Operator Meaning Example Result Notes
&ANDbit a = 0 and bit b = 0
a & b
bit a = 0 and bit b = 1
a & b
bit a = 1 and bit b = 0
a & b
bit a = 1 and bit b = 1
a & b

0

0

0

1
Will turn the result bit to 0 unless both bits are 1.

Useful for switching bits off.
|ORbit a = 0 and bit b = 0
a | b
bit a = 0 and bit b = 1
a | b
bit a = 1 and bit b = 0
a | b
bit a = 1 and bit b = 1
a | b

0

1

1

1
Will turn the result bit to 1 if either bits are 1.

Useful for switching bits on.
^XOR (exclusive OR)bit a = 0 and bit b = 0
a ^ b
bit a = 0 and bit b = 1
a ^ b
bit a = 1 and bit b = 0
a ^ b
bit a = 1 and bit b = 1
a ^ b

0

1

1

0
Will switch the result bit to 1 if only one of the bits is 1 otherwise the result bit is switched to 0.

Useful for highlighting unmatched bits.
~NOTbit a = 0
~a
bit a = 1
~a

1

0
Useful for switching bits to show the compliment of the number.

Bitwise Shift Operatorsgo to top of page Top

The bitwise shift operators allow us to shift the bits that make up an integer type to the left or right by a specified amount.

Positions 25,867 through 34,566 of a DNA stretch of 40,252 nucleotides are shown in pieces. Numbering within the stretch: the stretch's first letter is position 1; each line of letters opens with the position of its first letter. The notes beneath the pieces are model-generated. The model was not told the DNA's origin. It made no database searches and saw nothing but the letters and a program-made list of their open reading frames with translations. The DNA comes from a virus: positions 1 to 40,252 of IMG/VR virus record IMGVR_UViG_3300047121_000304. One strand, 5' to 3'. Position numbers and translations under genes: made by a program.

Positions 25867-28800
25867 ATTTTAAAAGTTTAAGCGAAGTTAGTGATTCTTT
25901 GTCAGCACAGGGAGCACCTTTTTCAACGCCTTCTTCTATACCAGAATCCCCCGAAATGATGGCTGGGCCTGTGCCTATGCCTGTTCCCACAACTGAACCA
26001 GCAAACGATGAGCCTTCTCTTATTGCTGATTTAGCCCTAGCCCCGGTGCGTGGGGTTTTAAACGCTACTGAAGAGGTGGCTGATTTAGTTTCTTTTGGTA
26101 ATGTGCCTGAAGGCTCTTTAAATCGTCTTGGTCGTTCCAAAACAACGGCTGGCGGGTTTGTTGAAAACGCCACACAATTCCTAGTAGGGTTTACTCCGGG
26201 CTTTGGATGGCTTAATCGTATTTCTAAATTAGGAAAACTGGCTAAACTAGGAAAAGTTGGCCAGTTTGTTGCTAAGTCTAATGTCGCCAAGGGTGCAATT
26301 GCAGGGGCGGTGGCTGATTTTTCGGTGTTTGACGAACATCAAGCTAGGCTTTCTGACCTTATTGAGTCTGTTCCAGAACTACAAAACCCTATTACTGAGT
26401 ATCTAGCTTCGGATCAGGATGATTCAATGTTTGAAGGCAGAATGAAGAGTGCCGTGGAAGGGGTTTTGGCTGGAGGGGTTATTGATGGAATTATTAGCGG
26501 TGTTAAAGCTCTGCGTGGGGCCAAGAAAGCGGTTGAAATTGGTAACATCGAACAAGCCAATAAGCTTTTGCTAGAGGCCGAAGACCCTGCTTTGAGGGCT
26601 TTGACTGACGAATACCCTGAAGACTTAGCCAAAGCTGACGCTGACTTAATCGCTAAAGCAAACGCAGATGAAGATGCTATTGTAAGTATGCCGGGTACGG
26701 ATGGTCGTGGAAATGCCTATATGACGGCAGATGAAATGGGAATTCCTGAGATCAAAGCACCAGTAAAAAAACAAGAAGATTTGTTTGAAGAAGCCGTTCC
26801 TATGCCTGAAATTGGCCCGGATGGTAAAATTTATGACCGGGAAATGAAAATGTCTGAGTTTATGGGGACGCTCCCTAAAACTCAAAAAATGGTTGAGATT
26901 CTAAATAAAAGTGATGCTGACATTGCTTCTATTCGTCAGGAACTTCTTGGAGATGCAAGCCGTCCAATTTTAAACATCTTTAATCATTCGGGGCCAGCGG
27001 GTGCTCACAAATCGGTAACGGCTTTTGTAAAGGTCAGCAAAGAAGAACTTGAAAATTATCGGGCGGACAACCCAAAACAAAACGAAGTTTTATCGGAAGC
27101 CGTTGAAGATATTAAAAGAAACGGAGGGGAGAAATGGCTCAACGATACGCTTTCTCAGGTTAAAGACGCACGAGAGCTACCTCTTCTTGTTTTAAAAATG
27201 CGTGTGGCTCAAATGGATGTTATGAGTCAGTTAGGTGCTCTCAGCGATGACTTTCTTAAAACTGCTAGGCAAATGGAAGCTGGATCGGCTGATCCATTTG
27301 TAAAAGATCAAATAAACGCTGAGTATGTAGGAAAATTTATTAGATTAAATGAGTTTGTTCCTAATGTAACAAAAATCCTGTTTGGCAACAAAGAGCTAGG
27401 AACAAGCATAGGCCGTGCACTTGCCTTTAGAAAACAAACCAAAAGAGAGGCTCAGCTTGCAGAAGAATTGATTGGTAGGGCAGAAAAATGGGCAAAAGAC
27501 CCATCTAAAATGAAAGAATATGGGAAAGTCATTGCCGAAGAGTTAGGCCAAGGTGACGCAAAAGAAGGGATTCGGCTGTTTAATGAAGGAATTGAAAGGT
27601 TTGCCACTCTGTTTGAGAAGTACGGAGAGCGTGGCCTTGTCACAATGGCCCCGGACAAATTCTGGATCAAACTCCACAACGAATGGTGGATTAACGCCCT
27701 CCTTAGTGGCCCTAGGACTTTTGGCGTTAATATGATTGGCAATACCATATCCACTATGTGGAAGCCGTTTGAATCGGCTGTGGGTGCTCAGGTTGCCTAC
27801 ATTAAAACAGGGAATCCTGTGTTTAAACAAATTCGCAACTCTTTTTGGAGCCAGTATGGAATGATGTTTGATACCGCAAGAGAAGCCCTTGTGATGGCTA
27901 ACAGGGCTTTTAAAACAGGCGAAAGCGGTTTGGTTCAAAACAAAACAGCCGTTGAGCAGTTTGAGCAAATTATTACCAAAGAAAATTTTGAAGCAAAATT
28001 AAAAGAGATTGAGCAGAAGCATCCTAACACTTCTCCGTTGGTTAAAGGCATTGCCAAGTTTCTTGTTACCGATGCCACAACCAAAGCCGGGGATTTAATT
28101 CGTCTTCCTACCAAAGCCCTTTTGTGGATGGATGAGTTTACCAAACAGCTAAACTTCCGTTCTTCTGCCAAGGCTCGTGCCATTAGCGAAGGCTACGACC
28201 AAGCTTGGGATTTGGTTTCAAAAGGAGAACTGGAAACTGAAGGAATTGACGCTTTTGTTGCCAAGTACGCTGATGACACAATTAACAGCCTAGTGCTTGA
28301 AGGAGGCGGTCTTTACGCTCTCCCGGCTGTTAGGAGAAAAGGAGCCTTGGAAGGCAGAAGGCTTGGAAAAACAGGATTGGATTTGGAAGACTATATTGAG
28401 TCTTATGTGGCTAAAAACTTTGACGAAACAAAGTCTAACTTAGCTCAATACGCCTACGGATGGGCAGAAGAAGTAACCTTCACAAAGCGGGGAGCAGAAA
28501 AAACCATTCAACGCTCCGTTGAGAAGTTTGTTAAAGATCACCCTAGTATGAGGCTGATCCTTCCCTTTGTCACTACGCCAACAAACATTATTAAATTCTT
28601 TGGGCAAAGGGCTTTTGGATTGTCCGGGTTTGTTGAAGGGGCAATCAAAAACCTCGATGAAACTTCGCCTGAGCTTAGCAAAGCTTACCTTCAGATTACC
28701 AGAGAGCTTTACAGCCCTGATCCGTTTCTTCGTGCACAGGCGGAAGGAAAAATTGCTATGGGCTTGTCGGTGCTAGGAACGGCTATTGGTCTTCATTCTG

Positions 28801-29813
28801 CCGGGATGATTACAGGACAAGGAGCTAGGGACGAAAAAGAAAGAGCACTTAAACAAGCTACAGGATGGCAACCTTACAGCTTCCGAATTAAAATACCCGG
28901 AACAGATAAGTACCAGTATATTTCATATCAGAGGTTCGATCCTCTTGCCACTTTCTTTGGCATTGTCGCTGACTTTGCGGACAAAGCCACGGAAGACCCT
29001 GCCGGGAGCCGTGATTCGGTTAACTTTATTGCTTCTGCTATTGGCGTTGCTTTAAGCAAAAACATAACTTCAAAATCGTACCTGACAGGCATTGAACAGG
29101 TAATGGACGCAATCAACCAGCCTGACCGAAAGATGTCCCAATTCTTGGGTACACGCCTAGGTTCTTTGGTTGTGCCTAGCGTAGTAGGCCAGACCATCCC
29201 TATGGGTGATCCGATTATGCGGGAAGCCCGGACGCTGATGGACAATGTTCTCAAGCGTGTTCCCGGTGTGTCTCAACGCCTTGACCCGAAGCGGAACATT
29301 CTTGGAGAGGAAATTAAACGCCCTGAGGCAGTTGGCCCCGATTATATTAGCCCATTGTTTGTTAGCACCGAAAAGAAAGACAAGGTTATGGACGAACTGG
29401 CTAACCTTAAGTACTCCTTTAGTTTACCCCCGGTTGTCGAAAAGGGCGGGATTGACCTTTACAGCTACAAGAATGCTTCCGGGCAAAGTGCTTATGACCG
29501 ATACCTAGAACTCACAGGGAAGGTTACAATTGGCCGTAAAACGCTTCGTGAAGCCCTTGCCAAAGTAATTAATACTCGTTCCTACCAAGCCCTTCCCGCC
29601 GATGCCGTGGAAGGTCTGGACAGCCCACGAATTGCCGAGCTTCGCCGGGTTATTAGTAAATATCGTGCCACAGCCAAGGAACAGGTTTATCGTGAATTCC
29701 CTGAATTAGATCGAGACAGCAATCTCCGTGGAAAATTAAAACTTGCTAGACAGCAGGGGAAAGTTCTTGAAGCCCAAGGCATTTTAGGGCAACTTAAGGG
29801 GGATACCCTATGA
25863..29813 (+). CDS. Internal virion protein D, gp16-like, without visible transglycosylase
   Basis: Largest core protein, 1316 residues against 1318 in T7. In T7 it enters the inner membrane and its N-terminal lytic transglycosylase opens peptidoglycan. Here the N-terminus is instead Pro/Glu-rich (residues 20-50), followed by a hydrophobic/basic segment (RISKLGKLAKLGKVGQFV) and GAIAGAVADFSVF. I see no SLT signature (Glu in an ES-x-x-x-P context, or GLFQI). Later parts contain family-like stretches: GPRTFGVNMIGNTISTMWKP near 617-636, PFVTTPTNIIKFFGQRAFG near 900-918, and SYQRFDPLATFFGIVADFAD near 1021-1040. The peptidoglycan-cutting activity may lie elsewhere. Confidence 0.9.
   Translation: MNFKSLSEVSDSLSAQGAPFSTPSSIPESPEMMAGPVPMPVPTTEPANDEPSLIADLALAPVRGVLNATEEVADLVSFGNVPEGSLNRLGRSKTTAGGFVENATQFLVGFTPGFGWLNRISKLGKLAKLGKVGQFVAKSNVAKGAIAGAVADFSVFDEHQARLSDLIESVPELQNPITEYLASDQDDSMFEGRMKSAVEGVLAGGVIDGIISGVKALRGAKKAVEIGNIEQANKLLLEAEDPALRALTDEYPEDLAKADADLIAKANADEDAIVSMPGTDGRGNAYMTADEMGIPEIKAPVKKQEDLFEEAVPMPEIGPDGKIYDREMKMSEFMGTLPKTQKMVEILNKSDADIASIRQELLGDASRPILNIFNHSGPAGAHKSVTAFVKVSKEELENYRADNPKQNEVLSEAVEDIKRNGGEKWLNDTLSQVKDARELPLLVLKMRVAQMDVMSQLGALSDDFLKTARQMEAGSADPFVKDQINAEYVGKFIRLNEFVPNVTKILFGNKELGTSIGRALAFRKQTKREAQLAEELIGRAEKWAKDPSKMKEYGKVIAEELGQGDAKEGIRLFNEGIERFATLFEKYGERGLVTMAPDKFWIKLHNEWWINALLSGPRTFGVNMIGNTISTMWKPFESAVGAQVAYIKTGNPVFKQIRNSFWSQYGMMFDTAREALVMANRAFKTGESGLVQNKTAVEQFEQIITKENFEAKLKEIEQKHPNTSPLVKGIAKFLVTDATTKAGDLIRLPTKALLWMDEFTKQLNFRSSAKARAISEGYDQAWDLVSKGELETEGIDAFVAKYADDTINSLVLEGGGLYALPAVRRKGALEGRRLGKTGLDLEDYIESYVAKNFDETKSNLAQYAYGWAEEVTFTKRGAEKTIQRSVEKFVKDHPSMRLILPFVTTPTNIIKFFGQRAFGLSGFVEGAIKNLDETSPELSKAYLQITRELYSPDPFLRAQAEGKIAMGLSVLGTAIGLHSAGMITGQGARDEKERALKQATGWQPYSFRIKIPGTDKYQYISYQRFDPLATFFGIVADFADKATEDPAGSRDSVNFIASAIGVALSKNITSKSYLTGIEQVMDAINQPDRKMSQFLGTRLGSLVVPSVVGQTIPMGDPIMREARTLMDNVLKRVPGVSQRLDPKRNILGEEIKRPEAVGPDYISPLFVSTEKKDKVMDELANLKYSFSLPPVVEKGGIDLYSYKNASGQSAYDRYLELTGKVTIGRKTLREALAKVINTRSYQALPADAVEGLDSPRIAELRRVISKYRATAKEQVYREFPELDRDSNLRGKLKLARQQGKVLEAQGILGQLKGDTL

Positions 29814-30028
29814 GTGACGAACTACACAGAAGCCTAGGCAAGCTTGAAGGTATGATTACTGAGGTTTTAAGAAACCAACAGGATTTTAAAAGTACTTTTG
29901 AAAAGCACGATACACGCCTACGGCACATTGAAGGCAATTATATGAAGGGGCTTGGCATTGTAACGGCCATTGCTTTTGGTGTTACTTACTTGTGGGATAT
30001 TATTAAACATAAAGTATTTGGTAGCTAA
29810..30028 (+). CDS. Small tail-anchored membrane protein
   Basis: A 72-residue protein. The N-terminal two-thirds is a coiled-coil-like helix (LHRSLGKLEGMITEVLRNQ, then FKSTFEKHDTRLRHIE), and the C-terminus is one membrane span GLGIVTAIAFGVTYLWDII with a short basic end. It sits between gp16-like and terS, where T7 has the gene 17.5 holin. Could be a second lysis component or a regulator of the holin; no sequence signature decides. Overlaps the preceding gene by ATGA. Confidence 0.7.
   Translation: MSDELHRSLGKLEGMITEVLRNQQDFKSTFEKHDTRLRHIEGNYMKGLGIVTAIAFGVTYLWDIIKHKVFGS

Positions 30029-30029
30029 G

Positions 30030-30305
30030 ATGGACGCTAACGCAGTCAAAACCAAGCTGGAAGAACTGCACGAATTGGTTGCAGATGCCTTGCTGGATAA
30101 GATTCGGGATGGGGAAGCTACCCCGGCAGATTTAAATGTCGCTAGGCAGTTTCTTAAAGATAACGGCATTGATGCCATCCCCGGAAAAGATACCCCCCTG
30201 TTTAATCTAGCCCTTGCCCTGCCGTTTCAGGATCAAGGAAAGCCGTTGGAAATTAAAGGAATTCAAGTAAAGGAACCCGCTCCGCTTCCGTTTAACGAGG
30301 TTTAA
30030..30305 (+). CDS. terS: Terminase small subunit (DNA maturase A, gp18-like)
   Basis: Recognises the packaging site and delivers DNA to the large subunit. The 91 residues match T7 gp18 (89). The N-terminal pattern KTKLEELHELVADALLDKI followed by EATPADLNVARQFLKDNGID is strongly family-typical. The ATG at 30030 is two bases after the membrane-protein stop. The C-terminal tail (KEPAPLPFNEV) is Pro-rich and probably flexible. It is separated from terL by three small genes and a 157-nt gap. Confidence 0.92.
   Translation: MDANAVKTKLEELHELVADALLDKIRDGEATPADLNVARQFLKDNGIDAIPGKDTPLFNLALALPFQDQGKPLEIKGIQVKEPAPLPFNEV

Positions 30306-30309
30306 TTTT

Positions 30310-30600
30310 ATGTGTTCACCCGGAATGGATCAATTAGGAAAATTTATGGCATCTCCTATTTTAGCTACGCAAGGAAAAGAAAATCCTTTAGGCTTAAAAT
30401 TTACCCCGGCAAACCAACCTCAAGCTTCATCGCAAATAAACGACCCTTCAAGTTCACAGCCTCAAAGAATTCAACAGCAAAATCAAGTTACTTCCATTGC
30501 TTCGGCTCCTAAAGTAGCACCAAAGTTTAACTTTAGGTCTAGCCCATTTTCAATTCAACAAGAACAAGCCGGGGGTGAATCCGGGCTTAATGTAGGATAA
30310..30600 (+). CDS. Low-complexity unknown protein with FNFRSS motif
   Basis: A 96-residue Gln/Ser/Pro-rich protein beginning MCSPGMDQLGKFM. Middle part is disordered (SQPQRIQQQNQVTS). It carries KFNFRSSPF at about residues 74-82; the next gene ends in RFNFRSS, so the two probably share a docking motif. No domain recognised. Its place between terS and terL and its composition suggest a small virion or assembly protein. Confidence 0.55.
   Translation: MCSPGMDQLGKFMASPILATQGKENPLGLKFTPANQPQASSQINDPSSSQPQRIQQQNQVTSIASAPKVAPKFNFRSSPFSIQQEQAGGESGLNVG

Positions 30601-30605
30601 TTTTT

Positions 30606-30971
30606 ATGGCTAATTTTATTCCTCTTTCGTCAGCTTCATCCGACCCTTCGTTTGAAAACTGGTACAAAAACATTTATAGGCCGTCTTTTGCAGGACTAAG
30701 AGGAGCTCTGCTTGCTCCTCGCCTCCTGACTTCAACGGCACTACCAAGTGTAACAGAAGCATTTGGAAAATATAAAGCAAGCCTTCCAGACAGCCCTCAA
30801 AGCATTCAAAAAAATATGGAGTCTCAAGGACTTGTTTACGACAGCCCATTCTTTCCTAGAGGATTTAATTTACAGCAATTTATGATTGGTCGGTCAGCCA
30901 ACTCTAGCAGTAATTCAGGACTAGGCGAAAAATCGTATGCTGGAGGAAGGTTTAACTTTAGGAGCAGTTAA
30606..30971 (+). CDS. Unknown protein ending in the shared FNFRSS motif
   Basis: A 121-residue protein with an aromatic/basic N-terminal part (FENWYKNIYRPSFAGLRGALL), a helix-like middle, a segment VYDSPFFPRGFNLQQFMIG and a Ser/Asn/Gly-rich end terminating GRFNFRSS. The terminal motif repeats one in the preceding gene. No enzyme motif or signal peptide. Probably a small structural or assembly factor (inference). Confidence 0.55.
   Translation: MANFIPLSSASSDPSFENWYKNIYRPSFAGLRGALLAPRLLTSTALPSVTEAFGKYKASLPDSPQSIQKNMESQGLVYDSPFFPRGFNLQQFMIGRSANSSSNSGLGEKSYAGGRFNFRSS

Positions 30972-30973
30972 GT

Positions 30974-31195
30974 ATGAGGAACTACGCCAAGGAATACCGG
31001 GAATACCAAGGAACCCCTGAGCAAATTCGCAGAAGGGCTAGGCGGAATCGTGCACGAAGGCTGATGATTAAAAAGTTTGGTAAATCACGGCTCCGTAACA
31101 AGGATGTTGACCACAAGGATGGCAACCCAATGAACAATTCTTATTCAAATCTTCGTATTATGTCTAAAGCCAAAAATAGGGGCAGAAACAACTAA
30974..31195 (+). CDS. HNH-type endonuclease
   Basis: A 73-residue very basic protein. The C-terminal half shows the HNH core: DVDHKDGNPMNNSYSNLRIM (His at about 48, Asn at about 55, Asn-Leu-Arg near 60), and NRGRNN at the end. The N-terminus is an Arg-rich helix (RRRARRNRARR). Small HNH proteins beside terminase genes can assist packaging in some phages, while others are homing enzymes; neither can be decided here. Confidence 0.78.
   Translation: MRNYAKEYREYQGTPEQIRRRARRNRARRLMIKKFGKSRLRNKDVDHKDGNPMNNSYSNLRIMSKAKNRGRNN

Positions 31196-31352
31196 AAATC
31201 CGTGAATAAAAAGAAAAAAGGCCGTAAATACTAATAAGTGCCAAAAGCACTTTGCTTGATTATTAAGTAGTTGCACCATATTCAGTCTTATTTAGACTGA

Operator Meaning Example Result Notes
<<Left shiftint a = 1234; a = a << 2;4936Will shift the value by the specified number of bits to the left.

value << numberOfBits.
>>Right shiftint a = 1234; a = a >> 3;154Will shift the value by the specified number of bits to the right.

value >> numberOfBits.
>>>Signed right shiftint a = -12345; >>> 4;-772Will shift the value by the specified number of bits to the right, whilst retaining the signed bit.

If the value is negative then the resultant moved in bits will be sign-extended.

value >>> numberOfBits.

Bitwise Shorthand Assignment Operatorsgo to top of page Top

The bitwise shorthand assignment operators allow us to write compact code that is implemented more efficiently. When using the bitwise shorthand assignment operators there is no need to cast either.

Operator Meaning Example Result Notes
&=Bitwise ANDbyte a = 74; a &= 124;72Will give the Bitwise AND result of 74 and 124.
|=Bitwise ORbyte a = 74; a |= 124;126Will give the Bitwise OR result of 74 and 124.
^=Bitwise XORbyte a = 74; a ^= 124;54Will give the Bitwise XOR result of 74 and 124.
<<=Left shiftshort a = 1234; a <<= 2;4936Left shift 1234 by 2 bits.